Adjective "volatile" definition and examples

Pronunciation

/ˈvɒlətʌɪl/

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Definitions and examples

adjective

(of a substance) easily evaporated at normal temperatures.
  1. 'Inhalant abuse is defined as the intentional inhalation of a volatile substance in order to achieve euphoria.'
  2. 'Ironically, the alarming discovery of the glue bags comes just a few months after a major campaign in Bradford schools to warn against the dangers of volatile substance abuse.'
  3. 'In fact, all volatile substances are potentially narcotics.'
  4. 'By the nature of the practice, volatile substance abusers repeatedly expose themselves to far higher doses of compounds than could be given during volunteer studies.'
  5. 'He added: ‘With children playing Russian roulette with their lives it is no longer tenable to ignore volatile substance abuse.’'
  6. 'A national charity warned today that deaths from sniffing volatile substances in the region shot up from five to ten over a year.'
  7. 'Some patients can benefit from other techniques, including topical capsaicin and topical application of aspirin suspended in a volatile substance such as acetone.'
  8. 'Some volatile substances can reduce sinoatrial node automaticity and suppress cardiac conduction.'
  9. 'This method works quite well for many gases and volatile liquids, but it cannot be used for substances that decompose on heating, such as urea.'
  10. 'Other substances used in volatile substance abuse are solvents, which comprise one of the other areas the Minister wants examined.'
Liable to change rapidly and unpredictably, especially for the worse.
  1. 'All in all, this is a deeply disturbing and volatile situation with highly uncertain outcomes.'
  2. 'Prices on last minute airfare can be highly volatile so try to book in advance.'
  3. 'They were then sold personal pensions which relied on volatile and unpredictable investment performance to pay pensions.'
  4. 'The challenging nature of this scenario reflects the unpredictable and volatile world we live in, as well as the nature of our job.'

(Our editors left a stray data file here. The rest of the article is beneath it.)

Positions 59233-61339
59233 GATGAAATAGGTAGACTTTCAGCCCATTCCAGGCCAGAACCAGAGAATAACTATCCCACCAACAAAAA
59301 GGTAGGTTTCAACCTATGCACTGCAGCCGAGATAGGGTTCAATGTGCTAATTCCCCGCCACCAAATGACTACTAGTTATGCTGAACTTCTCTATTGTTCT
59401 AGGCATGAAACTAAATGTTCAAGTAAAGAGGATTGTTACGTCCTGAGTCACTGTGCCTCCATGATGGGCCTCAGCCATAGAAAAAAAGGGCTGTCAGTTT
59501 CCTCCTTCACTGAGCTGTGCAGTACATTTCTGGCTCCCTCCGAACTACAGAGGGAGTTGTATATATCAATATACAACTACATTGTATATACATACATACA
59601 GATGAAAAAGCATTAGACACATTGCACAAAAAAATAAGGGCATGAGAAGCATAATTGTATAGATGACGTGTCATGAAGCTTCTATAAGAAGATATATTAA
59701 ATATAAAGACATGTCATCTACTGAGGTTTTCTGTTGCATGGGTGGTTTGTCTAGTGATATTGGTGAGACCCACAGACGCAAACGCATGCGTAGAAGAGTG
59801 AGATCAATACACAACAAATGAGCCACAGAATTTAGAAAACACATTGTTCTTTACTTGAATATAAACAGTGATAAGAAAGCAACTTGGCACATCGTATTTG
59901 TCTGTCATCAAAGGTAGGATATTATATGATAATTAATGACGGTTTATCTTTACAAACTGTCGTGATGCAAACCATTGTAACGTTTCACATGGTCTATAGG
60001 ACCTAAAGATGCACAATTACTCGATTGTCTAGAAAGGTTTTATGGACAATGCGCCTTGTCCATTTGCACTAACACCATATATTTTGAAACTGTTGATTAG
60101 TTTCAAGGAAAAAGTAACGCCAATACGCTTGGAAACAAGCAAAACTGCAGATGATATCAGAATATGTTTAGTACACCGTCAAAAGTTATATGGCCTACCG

5. 'A market with large swings in price is generally considered highly volatile and, hence, unpredictable.'
  6. 'The problem was signalling this shift in emphasis to volatile markets without setting off a panic-inducing crash in the currency markets.'
  7. 'But since this market is volatile and unpredictable, no guarantees are possible.'
  8. 'But it has made international affairs a volatile and unpredictable realm.'
  9. 'As ordinary life becomes more volatile, insecure and unpredictable in various ways, people search for security in whatever ways they can muster.'
  10. 'A well-planned strategy will help the network grow, whereas a brash evaluation could stunt an economy that has so far advanced at a fast but volatile rate.'
  11. 'a passionate, volatile young man'
  12. 'Born in 1626 in Smyrna, Turkey, he was by all accounts a brilliant, charismatic if emotionally volatile man.'
  13. 'He was volatile, and maybe that's just what the sport needed, because it brought a lot of non-bowling viewers into the sport via TV.'
  14. 'I had some very volatile neighbors who liked to fight late, late at night.'
  15. 'The family moved often, following the schooling and whims of his volatile father, a doctor.'
  16. 'He may exercise professional restraint but in his formative years he was used to exhibiting a more volatile personality.'